More than 2,000 people commented on the plan, with nearly 78 percent, or 1,551, saying they were against the hunt, according to FWC records. About 18 percent of respondents said they either support the hunt as proposed or with caveats.

Regardless, Florida game managers voted unanimously in April to move forward with the hunt. A second vote next week would set the framework for the first bear hunt here in more than two decades.

There are seven primary ranges in Florida, and each region will be managed differently. FWC says the goal is to reduce the population by 20 percent, although the exact number of bears living in any of the ranges is not known.

— “No clear reason for open season on Florida black bear” via Craig Pittman of the Tampa Bay Times

MUST-CLICK FOR ADAMS STREET’ERS — “Where the billions spent on lobbying come from, in maps” via The Washington Post


Mario Bailey, Yolanda Cash Jackson, Becker & Poliakoff: City of Lauderhill; RYO Cigar Association

Brian Ballard, Jan Gorrie, Ballard Partners: Indian River Memorial Hospital

Kevin Besserer: Florida Association of Realtors

Genessa Casanova: Florida Association of Realtors

John Gray, GrayRobinson: American Maglev Technology; Metro Orlando Economic Development Commission; Williams Acquisition Holding Company

Jeffrey Knappen: Actavis

Gary Rutledge, Rutledge Ecenia: Village of Key Biscayne

Alice Vickers: Florida Alliance For Consumer Protection; Public Interest Law Section of The Florida Bar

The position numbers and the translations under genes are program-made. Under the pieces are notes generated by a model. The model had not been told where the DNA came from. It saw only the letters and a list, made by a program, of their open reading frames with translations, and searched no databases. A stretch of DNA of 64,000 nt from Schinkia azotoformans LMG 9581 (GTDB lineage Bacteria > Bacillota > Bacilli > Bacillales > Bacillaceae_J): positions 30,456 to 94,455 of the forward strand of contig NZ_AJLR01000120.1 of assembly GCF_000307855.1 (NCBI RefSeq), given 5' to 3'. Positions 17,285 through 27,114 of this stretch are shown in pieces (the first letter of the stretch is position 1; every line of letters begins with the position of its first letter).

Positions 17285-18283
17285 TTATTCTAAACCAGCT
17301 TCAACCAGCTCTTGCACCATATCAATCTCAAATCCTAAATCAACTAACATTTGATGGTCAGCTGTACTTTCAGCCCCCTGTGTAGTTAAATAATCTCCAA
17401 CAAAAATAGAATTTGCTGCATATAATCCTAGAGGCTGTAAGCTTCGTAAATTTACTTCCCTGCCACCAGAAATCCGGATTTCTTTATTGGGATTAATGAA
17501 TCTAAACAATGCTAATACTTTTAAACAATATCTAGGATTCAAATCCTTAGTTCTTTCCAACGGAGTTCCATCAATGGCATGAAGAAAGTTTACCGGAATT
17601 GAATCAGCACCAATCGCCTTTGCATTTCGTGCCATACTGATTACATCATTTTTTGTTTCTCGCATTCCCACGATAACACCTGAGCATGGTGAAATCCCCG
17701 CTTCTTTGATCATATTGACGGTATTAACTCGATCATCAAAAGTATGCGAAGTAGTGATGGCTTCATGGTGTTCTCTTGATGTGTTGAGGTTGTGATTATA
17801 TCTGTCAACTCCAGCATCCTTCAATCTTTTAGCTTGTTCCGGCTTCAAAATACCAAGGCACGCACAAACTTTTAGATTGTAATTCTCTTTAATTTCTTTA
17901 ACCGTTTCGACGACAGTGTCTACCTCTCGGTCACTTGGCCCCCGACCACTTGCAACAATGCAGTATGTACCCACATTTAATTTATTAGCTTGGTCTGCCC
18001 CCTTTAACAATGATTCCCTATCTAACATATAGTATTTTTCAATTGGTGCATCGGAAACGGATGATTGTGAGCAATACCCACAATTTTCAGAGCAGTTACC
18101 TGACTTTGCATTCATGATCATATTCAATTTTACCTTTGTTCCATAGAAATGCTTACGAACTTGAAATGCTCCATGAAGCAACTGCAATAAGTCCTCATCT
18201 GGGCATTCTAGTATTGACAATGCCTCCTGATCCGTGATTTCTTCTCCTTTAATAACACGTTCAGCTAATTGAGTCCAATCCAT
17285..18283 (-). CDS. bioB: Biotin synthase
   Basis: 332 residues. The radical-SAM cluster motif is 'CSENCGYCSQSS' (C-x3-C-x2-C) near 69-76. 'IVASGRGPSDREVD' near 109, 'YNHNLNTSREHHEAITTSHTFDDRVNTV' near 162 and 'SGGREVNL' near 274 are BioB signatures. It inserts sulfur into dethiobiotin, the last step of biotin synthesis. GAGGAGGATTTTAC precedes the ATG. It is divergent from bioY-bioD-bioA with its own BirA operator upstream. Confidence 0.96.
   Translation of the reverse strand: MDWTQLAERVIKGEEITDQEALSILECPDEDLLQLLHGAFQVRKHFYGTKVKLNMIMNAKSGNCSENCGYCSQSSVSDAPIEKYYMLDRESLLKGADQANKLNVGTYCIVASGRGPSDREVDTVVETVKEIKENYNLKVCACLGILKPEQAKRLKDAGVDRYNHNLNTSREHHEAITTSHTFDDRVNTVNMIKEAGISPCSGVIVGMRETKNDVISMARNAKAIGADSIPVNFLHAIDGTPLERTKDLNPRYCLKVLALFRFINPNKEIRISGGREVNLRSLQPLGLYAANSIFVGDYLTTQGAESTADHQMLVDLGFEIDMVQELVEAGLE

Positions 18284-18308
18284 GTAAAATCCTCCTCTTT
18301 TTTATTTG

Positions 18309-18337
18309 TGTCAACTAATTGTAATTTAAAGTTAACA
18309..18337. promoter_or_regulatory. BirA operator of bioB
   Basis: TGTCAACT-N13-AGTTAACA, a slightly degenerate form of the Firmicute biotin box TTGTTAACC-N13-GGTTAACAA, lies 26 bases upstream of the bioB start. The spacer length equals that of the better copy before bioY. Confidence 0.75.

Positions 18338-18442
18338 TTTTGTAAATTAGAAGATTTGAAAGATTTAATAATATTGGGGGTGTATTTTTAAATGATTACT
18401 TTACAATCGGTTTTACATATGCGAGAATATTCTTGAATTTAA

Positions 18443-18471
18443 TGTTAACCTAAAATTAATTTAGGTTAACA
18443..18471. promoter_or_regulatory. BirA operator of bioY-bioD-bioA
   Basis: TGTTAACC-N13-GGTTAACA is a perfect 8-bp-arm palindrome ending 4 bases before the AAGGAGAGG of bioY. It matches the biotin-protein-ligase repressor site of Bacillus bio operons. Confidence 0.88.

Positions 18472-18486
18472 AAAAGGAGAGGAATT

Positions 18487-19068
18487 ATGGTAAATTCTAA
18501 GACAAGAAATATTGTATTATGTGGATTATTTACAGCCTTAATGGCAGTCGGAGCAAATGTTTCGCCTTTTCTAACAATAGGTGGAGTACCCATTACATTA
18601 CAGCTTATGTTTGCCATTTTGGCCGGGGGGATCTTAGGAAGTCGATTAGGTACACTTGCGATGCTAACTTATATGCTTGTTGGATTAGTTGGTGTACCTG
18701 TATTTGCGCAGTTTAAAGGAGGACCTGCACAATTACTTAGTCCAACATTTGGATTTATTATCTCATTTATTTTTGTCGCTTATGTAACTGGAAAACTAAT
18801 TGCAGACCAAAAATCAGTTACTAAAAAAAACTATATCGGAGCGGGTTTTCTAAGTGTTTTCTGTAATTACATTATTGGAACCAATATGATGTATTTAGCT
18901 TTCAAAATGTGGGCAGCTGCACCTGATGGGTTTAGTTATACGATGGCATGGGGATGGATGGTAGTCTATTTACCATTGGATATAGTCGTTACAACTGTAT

On Context Florida: Jeb Bush earned the moniker of Florida’s “Education Governor” because he made education his primary policy focus while in office and the area he most focused on since. As he prepares to run for higher office, Bush now relies on his “education revolution” to make his case. But is Florida really a model for a national education renaissance, asks Dan Gelber. Jac Wilder VerSteeg says he has to believe Jeb Bush when he says he wouldn’t let his priest – or even the pope – dictate his economic policy. In fact, if taking Jeb’s recent statements about religion seriously, an obvious conclusion is that Jeb doesn’t take his religion seriously. In our republic, write former Lt. Gov. Jeff Kottkamp and Rich Ramos, the past six months has been enough to make all of us wonder whether there’s anything we can do to unify and lift us up as one nation. Almost every day another story illustrates how divided we are. They offer suggestions as to what we should do to come together as a nation. Life is filled with connections, says Ed Moore. We live every day by perusing ourselves through a myriad of connections, even beginning each day driving to work on jammed roads, filled with cars piloted by people making their own connections. The quality of the life we live is in part determined by the steps we take and the impressions we leave with the connections we make.